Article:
Former Bruins radio announcer Bob Wilson dies at 85

BOSTON -- Bob Wilson, the legendary and beloved radio voice of the Boston Bruins, passed away Thursday. He was 85.

A Hall of Famer broadcaster, Wilson served as the voice of the Bruins for 25 years before retiring in 1995.

"On behalf of the Boston Bruins organization, we are saddened to learn of the passing of Bob Wilson," Bruins president Cam Neely said in a statement. "For a generation of New England hockey fans, Bob's legendary voice was synonymous with the Bruins and he will always be a part of our club's history. Our thoughts are with Nancy and their children during this difficult time."

Current Bruins broadcaster Dave Goucher has been the radio voice for the past 15 seasons. As a child, listening to Wilson was the reason Goucher wanted to become a play-by-play broadcaster.

When asked about Wilson's legacy, Goucher said: "He's the radio voice of the Bruins."

Goucher's tantalizing voice and sharp play-by-play ability are a tribute to Wilson's originality. Goucher remembers listening to Wilson's broadcasts and how he could excite listeners as if they were sitting in the old Boston Garden watching the Bruins face the Montreal Canadiens.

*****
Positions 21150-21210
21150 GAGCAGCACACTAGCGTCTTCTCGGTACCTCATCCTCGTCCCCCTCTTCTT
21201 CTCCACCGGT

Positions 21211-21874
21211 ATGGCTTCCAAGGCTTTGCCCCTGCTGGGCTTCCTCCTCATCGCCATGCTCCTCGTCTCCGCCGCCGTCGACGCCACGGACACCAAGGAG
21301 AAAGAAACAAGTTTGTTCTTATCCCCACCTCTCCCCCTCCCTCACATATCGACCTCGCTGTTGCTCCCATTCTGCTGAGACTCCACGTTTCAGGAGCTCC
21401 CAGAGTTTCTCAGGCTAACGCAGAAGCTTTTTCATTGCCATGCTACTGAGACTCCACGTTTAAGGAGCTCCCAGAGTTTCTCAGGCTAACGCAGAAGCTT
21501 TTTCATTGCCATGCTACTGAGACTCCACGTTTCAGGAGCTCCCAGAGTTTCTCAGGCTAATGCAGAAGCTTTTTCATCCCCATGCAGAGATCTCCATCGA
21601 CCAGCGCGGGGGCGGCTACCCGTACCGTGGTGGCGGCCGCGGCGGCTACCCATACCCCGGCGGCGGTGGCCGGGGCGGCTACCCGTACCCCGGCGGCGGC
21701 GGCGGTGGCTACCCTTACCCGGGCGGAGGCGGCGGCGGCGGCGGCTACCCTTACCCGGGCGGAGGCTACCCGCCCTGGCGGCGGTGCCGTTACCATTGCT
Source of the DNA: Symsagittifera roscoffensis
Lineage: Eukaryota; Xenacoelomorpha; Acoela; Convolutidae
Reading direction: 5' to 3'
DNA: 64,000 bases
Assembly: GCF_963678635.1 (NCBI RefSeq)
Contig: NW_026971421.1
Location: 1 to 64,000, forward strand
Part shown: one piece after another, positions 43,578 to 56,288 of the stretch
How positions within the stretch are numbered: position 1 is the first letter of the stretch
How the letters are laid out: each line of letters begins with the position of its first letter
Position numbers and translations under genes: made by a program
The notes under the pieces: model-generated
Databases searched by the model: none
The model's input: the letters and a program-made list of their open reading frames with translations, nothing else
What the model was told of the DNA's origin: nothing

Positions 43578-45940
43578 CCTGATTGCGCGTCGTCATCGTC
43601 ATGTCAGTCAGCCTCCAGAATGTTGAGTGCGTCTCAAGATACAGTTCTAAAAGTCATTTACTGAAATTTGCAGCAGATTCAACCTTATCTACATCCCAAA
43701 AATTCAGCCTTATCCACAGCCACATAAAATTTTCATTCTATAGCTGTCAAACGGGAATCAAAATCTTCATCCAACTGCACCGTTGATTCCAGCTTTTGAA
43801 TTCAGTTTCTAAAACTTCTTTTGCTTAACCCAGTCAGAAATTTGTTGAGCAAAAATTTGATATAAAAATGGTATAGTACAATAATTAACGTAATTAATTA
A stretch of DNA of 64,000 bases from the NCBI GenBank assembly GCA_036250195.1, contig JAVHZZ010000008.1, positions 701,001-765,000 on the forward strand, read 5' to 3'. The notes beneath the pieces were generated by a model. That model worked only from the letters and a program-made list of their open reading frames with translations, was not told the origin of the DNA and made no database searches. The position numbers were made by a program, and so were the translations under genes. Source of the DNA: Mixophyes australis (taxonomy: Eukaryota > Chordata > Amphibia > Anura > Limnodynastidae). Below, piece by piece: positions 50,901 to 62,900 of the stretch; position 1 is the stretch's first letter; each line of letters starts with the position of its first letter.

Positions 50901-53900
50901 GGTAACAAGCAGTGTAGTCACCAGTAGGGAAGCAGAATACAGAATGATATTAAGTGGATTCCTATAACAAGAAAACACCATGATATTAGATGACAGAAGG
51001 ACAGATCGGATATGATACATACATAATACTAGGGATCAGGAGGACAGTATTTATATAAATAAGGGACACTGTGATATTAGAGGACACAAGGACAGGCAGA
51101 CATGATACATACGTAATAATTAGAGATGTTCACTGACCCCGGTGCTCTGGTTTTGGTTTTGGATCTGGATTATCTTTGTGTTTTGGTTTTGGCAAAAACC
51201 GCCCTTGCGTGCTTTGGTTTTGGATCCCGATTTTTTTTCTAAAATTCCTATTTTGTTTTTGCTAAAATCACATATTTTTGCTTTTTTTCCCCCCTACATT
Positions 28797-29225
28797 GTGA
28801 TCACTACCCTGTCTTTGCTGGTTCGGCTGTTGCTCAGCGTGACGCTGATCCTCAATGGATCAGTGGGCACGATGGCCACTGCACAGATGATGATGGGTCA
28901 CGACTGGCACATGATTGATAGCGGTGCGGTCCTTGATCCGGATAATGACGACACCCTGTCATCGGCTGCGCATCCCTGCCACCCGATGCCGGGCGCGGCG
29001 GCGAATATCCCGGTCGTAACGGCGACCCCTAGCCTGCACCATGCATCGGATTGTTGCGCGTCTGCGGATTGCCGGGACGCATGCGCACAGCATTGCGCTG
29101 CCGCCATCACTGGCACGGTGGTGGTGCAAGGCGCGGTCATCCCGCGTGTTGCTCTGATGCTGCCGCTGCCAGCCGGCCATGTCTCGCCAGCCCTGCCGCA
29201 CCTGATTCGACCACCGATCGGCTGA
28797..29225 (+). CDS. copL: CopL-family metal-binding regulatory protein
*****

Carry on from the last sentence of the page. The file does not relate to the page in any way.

"You could almost feel him getting up out of his seat," Goucher said. "There's all sorts of peaks and valleys but all you have is your voice to convey 'This is important, this is a big moment.' He did that, to me, better than anybody. He was such a comfortable, smooth listen. You could listen to him read the names out of a phone book."

The Bruins honored Wilson on March 26, 2011, by dedicating the home radio booth as the "Bob Wilson Radio Booth." Wilson attended the event.

"It was awesome. It was great," Goucher said. "I was happy that they were able to do it while he was here to enjoy it. I was happy the Bruins made that decision to dedicate it to him. He was the best."